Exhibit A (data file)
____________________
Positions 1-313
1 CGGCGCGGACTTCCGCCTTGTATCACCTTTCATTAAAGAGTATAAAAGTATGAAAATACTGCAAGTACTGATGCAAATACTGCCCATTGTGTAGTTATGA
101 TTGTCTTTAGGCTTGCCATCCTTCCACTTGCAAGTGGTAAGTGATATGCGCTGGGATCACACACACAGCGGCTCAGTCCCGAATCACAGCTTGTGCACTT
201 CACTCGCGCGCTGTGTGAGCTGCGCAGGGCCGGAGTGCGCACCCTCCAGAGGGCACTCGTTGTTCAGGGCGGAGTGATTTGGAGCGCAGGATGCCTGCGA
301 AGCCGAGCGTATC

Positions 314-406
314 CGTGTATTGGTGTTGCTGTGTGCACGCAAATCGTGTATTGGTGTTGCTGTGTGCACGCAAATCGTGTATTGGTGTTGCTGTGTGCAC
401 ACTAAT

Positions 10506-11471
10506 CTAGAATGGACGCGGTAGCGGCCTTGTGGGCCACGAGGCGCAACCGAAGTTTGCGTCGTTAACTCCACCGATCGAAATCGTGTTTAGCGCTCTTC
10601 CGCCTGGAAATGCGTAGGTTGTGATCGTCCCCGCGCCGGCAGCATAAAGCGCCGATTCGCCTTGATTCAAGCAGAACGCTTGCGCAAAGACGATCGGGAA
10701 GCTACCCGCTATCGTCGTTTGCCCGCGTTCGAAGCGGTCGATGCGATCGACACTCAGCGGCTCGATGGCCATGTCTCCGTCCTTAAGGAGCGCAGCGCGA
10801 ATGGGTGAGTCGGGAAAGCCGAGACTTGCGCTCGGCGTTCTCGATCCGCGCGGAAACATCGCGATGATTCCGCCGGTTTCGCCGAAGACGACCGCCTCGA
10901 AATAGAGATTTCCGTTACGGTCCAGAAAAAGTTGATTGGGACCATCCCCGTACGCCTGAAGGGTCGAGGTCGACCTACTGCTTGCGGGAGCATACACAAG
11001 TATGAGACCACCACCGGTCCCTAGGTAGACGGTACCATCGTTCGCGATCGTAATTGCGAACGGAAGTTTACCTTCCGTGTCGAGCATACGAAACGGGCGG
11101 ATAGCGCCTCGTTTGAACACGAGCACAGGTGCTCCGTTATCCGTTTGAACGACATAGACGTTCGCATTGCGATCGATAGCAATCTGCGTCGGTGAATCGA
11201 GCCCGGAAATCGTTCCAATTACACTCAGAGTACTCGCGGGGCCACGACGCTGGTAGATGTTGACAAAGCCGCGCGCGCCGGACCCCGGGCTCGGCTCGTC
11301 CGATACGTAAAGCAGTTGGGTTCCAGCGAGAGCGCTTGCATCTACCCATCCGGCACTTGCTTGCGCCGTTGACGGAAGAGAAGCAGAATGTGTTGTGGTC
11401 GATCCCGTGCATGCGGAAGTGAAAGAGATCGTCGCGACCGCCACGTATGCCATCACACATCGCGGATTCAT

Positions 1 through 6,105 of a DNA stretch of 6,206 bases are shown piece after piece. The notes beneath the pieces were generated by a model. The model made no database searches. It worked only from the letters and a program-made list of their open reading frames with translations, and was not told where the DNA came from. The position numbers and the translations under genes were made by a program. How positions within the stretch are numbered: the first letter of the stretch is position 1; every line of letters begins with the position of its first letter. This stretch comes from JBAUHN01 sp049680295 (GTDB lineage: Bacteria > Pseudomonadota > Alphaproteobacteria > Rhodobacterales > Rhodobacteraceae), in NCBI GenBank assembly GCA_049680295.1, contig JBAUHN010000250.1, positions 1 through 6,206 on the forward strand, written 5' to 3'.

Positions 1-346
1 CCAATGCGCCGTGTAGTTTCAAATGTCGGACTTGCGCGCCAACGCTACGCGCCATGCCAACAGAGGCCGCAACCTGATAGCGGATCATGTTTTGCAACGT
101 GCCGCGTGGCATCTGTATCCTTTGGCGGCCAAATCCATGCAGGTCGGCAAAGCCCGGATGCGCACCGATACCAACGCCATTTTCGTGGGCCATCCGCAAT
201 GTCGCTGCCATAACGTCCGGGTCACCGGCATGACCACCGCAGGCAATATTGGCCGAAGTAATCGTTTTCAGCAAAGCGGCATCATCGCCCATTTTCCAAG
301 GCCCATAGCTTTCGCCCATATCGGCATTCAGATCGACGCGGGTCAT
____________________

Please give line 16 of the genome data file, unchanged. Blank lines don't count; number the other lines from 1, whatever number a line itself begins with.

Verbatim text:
11101 ATAGCGCCTCGTTTGAACACGAGCACAGGTGCTCCGTTATCCGTTTGAACGACATAGACGTTCGCATTGCGATCGATAGCAATCTGCGTCGGTGAATCGA